FIGS. 1, 2 and 3 are a partial showing of the turbine section of a gas turbine engine having the turbine blade 10 mounted adjacent the vane 12. For convenience and simplicity only those elements necessary for an understanding of this invention are shown and further details of engine may be had by referring to any one of the engine models, as the JT-3, JT-8, JT-9 and the like engines manufactured by Pratt and Whitney Aircraft Group, division of United Technologies Corporation.
As shown in FIG. 1, a segment of the outer air seal 16 is secured into position adjacent the tip of the rotor by the hook connections formed on the inner diameter of the engine case 18. The hook portion 18 is formed in annular opposing lips 20 and 22 that fit into annular grooves 24 and 26 formed in one side of the outer air seal 16 and vane platform 28.
It is apparent from the foregoing that the segments of the vanes and outer air seal are tied to the engine case and expansion of the case will cause the vanes and outer air seal to move radially outward.
According to this invention ring or hoop seal 30 is disposed between the end of the hook portion 18 and the outer diameter faces of the vane platform 28 and outer air seal 16. At room temperature ring 30 fits loosely in this space as shown in FIG. 2 and at elevated temperatures owing to the differential in thermal expansion between the ring and case, the ring deforms and bears against the cylindrical surfaces 35 and 36 and deforms into the beveled surfaces 32 and 34 of the vane platform 28 and outer air seal 16, respectively. A suitable material for the ring is Thermex which is an iron alloy consisting of 38% nickel, 1.4% titanium and columbium, 3% tungsten, 15% cobalt, 0.9% aluminum and 0.05% boron, by weight or material identified as Inco 903.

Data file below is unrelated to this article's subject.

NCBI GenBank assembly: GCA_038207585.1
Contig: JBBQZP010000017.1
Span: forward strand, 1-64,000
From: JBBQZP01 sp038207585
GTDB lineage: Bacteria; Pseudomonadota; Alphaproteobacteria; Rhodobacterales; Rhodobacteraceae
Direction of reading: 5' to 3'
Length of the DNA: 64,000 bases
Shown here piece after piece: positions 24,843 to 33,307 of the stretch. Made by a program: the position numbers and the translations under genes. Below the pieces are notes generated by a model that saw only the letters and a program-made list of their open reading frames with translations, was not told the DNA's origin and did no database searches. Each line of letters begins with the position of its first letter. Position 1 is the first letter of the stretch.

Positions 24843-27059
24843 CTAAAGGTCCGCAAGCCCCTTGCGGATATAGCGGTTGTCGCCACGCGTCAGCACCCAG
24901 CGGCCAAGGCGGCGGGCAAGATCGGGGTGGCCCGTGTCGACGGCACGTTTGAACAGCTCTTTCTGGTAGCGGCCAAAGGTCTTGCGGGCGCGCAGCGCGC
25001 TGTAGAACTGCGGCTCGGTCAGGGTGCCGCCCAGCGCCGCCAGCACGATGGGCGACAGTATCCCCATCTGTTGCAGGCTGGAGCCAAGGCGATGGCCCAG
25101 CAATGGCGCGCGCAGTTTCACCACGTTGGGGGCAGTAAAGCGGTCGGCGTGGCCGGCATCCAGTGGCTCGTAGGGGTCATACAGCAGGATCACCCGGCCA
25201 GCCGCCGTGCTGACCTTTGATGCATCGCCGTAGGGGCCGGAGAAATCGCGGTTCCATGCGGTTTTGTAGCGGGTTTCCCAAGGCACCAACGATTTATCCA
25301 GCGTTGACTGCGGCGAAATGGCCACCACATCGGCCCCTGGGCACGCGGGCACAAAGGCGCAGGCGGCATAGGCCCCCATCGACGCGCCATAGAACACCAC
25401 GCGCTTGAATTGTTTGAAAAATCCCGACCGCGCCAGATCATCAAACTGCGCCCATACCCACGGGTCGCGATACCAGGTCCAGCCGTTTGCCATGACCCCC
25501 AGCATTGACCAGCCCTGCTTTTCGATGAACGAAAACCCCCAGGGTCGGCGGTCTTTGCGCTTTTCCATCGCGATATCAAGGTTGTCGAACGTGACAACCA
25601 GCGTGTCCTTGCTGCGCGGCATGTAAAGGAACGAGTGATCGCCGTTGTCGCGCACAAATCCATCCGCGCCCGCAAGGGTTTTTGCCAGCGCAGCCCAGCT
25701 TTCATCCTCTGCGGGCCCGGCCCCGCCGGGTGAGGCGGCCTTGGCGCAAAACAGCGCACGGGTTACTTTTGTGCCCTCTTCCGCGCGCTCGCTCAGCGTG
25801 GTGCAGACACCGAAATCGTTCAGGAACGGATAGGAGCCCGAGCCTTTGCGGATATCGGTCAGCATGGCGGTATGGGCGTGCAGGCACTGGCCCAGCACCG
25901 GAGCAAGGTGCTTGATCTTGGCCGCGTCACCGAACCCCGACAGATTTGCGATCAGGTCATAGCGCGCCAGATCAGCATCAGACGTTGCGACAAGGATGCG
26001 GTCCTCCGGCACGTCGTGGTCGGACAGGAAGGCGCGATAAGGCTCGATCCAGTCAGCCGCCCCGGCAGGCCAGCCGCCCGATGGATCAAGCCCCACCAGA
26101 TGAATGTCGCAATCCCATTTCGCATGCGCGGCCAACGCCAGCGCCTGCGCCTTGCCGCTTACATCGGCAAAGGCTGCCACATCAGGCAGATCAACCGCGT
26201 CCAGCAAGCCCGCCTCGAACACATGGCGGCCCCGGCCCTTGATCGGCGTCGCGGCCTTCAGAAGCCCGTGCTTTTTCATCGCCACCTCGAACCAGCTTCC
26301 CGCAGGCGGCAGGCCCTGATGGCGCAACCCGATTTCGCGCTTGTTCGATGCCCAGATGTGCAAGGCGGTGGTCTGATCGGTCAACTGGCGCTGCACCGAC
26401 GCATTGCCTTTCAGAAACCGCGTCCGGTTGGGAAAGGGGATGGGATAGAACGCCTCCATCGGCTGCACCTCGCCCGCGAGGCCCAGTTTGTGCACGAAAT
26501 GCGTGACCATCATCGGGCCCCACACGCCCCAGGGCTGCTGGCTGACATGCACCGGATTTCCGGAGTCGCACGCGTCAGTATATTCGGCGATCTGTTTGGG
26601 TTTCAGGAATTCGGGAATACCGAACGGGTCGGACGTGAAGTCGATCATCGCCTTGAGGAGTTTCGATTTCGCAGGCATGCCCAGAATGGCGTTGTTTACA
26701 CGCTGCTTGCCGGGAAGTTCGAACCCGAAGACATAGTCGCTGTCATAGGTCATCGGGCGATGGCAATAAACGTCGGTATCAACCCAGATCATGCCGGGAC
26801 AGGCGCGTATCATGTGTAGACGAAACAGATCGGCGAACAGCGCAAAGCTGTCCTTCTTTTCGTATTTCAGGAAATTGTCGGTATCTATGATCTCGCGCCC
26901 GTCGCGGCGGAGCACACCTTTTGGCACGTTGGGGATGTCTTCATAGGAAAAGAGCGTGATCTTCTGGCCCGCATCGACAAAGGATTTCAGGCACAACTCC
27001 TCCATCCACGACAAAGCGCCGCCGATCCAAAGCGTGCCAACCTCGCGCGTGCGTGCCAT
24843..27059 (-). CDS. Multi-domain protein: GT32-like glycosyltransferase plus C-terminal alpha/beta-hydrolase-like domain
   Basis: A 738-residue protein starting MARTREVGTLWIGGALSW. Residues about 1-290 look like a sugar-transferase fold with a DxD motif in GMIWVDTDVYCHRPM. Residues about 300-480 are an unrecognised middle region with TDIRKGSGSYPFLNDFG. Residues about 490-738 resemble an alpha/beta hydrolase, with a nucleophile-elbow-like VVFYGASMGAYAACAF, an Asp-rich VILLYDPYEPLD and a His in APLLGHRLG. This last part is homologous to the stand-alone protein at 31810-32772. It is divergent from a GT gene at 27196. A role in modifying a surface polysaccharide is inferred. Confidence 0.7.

In this configuration the diameter of the case is approximately 30 inches and this type of seal is particularly efficacious in the higher diameter engines, such as the one described herein.
It should be understood that the invention is not limited to the particular embodiments shown and described herein, but that various changes and modifications may be made without departing from the spirit and scope of this novel concept as defined by the following claims.